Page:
Titolo della tesi: Renewable feedstocks, applications, and new exchange reactions: a prospective in the field of Covalent Adaptable Networks
Covalent Adaptable Networks (CANs) are a new class of dynamic polymeric materials. CANs possess a cross-linked structure formed by reversible covalent bonds that makes them recyclable and reprocessable (thanks to the dynamicity of the cross-links) with the application of the appropriated stimulus, but at the same time lend them excellent mechanical properties (thanks to the 3D cross-linked network). In this way, CANs possess the finest characteristic of both thermoplastics and thermosets.
This PhD thesis is focused on the preparation of innovative Covalent Adaptable Networks, both employing monomers obtainable from renewable feedstock and both applying new, and never reported, covalent dynamic chemistries. An introduction, containing an analysis and some considerations on the actual situation of the polymeric material field, is reported in Chapter 1.
In the second chapter is reported the first application of the catalyzed transamidation reaction in the preparation of a CAN. A renewable feedstock (oleic acid) has been employed as the starting material for the polymer preparation. The insertion of a catalyst (boric acid) allow the exploitation of the transamination reaction, thus generating a dynamic polymeric material with excellent mechanical and thermal properties, that can be tuned by varying the B(OH)3 content.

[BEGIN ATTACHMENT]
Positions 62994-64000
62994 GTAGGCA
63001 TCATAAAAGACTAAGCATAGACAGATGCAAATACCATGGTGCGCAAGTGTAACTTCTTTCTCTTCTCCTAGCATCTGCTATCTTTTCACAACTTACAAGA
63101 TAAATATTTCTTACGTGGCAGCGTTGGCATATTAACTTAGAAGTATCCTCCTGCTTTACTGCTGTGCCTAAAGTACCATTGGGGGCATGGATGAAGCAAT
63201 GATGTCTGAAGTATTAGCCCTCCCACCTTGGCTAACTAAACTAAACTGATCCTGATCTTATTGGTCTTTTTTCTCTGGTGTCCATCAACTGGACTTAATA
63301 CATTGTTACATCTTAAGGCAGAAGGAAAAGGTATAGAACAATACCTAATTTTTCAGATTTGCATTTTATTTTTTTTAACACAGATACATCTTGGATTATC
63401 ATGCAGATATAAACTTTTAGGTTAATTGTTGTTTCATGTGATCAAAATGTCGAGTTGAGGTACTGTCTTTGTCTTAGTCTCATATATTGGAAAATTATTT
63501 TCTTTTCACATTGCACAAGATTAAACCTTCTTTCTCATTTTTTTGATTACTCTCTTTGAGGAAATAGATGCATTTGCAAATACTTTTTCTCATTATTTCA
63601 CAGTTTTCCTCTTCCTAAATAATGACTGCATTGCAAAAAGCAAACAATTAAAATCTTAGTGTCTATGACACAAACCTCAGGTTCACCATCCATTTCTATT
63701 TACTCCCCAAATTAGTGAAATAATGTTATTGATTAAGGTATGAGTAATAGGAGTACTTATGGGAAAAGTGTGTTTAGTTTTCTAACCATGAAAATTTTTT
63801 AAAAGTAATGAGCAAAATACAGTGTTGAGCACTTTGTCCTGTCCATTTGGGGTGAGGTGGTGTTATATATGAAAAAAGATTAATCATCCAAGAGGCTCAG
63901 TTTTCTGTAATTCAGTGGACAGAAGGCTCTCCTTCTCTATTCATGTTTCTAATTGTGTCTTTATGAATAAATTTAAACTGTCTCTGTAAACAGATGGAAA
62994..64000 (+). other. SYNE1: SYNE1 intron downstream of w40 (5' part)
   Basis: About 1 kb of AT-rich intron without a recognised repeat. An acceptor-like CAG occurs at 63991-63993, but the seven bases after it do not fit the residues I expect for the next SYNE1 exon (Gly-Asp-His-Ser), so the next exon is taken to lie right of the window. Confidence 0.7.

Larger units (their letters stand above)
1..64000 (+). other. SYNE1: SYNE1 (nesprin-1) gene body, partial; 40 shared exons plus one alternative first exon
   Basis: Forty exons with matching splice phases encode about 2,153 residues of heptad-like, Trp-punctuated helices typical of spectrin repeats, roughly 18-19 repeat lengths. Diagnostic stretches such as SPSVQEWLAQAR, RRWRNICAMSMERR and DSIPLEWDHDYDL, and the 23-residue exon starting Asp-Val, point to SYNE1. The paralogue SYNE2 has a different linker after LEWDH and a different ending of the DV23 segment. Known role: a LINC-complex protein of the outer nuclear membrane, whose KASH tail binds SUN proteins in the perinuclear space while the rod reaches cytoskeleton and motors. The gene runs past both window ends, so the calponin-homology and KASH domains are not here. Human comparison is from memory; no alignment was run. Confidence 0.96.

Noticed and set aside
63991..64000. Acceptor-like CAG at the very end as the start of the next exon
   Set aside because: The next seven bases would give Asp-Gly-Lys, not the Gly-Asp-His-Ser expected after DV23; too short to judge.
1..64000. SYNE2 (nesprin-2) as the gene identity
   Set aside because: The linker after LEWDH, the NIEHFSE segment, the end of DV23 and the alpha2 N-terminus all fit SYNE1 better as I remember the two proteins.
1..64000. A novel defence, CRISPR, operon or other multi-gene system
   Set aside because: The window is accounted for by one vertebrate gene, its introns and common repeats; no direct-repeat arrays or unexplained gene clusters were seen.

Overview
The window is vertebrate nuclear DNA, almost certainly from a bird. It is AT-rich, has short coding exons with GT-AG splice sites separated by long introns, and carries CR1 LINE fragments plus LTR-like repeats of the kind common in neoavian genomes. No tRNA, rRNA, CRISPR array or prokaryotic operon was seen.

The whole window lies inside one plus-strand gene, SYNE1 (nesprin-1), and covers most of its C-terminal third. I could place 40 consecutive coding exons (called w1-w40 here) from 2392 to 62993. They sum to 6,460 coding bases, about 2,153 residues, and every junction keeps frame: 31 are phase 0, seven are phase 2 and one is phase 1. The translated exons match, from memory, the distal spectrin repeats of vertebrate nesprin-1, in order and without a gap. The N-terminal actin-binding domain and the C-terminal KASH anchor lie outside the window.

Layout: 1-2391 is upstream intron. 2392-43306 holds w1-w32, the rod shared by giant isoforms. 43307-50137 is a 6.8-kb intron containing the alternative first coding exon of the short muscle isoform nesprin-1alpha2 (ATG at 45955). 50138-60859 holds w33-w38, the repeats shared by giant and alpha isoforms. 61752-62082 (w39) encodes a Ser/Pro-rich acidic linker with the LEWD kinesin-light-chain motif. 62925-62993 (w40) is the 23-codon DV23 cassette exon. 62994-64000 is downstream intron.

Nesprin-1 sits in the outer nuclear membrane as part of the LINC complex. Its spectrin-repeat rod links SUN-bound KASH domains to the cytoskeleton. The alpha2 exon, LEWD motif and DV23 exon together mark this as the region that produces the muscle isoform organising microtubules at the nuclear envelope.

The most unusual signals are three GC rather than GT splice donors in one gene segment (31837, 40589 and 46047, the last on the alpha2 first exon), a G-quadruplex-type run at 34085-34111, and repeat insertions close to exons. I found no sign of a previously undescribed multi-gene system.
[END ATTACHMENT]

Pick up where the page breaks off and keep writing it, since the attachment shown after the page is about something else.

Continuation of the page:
In the third chapter it has been tried to merge the preparation of new CANs with the investigation on their possible applications. A series of dynamic polymers, prepared starting from oleic acid and containing aromatic disulfide moieties, have been prepared and characterized. Moreover, their application as polymeric reusable adhesive for metals (copper and aluminum) has been investigated. The tested materials revealed great adhesive properties towards copper and, being fully recyclable, the joint created with these materials could be easily reprocessed with just a slight decrease of the shear strength, thus confirming their possible application as innovative, bio-based, reusable metal adhesive.
In the last chapter a new exchange reaction, that is oxime metathesis, has been reported. The latter, in contrast to imine chemistry, exhibits high hydrolysis resistance. The proposed mechanism is well supported by both experimental and computational studies, and it has been demonstrated the possibility to tune the metathesis reaction rate by changing the substituents attached to the aromatic ring bringing the oxime function. Finally, to demonstrate how this new reaction can be employed as a new dynamic chemistry, a cross-linked dynamic polymeric material, that exploits it to gain the ability to be recycled and reprocessed while maintaining its mechanical properties, has been prepared and characterized.